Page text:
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Stocks Rise Nearly 1% for Week; Ford Gains

The Dow pulled off a modest gain Friday, capping a rocky week — and month.

Stocks had been positive for much of the day after a GDP surprise and encouraging reading on manufacturing, but it got a little crazy in the final half hour of trading, with the Dow threatening to tip into negative territory.

The Dow ended up 17.15, or 0.2 percent, to close at 9,171.61. The S&P rose 0.1 percent, while the Nasdaq fell 0.3 percent.

For the week, the Dow gained 0.9 percent, helping bring the blue-chip index its best July since 1989.

It was an eventful week for stocks: On Thursday, key indexes reach their highest closing levels since November, when the downturn began. More than $200 billion in Treasurys were auctioned, most of which were met with tepid demand. M&A activity started to pick up in the tech sector and Microsoft and Yahoo finally reached a search deal after months of flirting and bickering. It was a big week for oil earnings, which reflected the toll of the sharp drop in oil prices. Day traders were credited with some of the gains this week but there was some substantial buying as economic reports have started showing some glimmers of hope.

The big number of the week was today's GDP report, which showed the economy contracted at a 1 percent annual rate in the second quarter.

The headline number beat economists' expectations of a 1.4-percent decline, but the market had been anticipating that in the past few days and rallied on the rumor. So, initially today, there was some selling on the news. Plus, the prior two months, which had already been showing pretty severe declines, were revised lower, so there was some selling on that.

There was some encouraging news on the manufacturing front: A Chicago group said manufacturing activity had picked up in the region in July, and in fact, was its best reading since September.

The Obama administration announced this morning that it won't be suspending its "cash for clunkers" program.

According to some rough math, the clunkers program could bring July car sales to an annual rate of more than 12 million, which would be a 27 percent increase and the highest sales since September.

Kurt Karl, chief economist at Swiss Re in New York, said he thinks the program could even turn third-quarter GDP positive.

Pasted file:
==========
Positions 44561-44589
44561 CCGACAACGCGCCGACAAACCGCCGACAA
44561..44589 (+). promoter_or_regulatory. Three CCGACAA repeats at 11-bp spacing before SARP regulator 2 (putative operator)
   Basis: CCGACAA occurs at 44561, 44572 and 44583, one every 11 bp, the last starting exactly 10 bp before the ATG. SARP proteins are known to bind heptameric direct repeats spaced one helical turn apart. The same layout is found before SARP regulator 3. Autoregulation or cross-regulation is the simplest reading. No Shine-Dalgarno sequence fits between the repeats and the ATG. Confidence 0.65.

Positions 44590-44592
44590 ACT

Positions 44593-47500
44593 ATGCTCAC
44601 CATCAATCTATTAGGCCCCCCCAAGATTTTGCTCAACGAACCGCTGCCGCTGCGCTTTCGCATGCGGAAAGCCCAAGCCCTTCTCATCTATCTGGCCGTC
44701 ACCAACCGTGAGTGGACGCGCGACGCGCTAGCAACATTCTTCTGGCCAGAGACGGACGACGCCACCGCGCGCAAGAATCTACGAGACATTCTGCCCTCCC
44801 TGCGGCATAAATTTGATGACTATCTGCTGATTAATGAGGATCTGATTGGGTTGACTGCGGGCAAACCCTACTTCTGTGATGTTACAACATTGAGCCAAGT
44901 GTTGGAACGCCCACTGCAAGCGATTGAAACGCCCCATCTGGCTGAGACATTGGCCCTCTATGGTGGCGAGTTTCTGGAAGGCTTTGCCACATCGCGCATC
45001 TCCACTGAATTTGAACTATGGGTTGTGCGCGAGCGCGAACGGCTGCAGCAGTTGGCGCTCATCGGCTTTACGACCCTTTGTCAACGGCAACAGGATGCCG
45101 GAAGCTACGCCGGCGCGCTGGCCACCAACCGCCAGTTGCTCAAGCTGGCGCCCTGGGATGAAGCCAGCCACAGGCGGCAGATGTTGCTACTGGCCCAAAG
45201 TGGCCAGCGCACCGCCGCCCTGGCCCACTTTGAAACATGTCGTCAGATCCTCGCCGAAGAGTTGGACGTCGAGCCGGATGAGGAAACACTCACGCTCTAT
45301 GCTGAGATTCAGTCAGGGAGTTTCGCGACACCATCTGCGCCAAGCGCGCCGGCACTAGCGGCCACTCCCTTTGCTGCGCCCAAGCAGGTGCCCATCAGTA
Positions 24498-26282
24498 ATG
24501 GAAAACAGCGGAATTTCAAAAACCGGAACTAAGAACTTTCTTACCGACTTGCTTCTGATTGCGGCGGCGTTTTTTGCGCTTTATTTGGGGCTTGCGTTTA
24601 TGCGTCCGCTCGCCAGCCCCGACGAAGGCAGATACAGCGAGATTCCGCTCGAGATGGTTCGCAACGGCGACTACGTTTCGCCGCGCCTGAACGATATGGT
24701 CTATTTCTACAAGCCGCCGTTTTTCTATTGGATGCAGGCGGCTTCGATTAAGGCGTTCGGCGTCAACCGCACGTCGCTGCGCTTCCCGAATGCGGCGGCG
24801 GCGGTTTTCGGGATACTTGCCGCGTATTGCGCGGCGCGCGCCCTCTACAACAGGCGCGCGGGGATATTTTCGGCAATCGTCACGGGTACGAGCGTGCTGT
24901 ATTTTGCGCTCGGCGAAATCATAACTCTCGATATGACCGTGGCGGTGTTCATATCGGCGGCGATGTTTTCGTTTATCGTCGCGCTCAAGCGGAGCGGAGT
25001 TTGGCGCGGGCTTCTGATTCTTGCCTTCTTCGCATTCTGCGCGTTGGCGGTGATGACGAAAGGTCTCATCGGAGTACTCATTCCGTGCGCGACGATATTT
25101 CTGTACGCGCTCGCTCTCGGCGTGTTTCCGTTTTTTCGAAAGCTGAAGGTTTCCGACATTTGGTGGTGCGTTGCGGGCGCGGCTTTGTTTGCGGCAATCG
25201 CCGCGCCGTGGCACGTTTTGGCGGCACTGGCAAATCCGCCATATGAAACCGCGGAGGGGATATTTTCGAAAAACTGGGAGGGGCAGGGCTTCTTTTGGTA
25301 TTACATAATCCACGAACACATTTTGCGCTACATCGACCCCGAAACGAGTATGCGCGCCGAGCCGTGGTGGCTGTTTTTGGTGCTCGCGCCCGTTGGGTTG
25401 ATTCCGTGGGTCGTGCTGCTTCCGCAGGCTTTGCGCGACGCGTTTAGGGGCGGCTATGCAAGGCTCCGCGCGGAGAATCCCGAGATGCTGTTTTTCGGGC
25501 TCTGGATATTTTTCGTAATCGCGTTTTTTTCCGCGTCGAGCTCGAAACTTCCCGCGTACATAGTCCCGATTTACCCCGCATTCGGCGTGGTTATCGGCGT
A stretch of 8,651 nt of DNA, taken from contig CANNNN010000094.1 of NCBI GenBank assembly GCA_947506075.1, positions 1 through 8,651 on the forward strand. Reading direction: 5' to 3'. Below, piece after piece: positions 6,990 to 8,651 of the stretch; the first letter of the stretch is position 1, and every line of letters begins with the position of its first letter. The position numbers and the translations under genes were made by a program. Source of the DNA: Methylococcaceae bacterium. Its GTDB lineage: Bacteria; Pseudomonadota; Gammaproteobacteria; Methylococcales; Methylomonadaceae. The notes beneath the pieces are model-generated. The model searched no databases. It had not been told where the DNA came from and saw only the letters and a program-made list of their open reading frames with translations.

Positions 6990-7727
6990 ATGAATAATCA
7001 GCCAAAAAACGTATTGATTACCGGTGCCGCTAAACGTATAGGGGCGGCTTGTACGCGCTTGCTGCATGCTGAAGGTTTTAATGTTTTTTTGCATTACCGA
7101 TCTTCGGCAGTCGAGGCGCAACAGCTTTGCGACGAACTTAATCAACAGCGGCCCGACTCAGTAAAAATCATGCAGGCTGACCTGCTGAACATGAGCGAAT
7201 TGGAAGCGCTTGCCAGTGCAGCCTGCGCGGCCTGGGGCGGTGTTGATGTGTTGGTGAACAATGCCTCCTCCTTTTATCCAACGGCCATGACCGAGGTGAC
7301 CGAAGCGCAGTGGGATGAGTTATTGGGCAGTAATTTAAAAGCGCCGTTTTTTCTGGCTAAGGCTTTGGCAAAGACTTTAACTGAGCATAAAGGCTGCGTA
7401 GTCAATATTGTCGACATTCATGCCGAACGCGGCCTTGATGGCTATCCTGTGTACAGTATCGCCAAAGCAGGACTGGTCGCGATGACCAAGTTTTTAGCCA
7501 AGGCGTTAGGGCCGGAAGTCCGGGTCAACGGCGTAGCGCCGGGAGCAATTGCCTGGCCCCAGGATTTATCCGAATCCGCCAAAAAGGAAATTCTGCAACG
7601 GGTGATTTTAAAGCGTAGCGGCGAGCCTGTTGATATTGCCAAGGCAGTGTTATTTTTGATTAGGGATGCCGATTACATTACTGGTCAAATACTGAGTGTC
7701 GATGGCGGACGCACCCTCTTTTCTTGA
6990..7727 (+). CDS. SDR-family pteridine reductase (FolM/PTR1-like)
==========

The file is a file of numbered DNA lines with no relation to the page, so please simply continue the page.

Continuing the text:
"That's big enough with production and sales to give a solid punch to the third quarter," Karl explained. "That would take my slightly negative [projection] and take it to the definitely positive area."

Ford continued to rally after the announcement, finishing the day at $8. Ford had said earlier in the week that it had seen a "dramatic" boost from the program.

Ford is apparently also slowing down the bidding process for its Volvo unit, according to a report in the Wall Street Journal today, hoping for a better price.

Bank of America was the biggest percentage gainer on the Dow for today — and for the week — following news thatthe bank plans to open a Chinese subsidiary.

Disney was the biggest drag on the Dow, sliding 4.2 percent, after JPMorgan slashed its rating on the stock to "underweight" from "neutral." The entertainment giant late Thursday beat earnings forecastsbut fell short of revenue expectations.

Chevron shares ended up 2.6 percent after the oil giant missed its earnings target as revenue was cut in half by the sharp drop in oil prices.

This followed similar results this week from ExxonMobil, Royal Dutch Shell, ConocoPhillips and BP earlier in the week.

In fact, ExxonMobil had the most negative impact on the Dow this week, falling nearly 3 percent.

AIG shares finished the day flat following news that the insurer is still showing signs of weakness, despite getting one of the biggest bailouts in history.

And UBS advanced 6.9 percent after the Swiss bank reached an agreement with the U.S.in a tax-evasion dispute.

General Electric continued to benefit from a Goldman Sachs upgrade based on the belief that the CNBC parent will not have to split off its GE Capital financing arm. Shares rose another 2.2 percent.

Travelers, which was recently added to the Dow, rose 2.7 percent after some encouraging analysts comments that came a day after the insurer raised its full-year forecast.

Volume was moderate today, with about 1.51 billion shares changing hands on the New York Stock Exchange. Advancers outpaced decliners, nearly 2 to 1.

Since their March lows, the Dow is up 40% and the S&P is up 46%. The Nasdaq has soared 57%.

On tap for next week, we've got July auto sales, ISM readings on both the manufacturing and services industries, personal spending, chain-store sales and the big finale: The July jobs report on Friday.

— Jeff Cox and Steve Liesman contributed to this report.

Send comments to cindy.perman@nbcuni.com.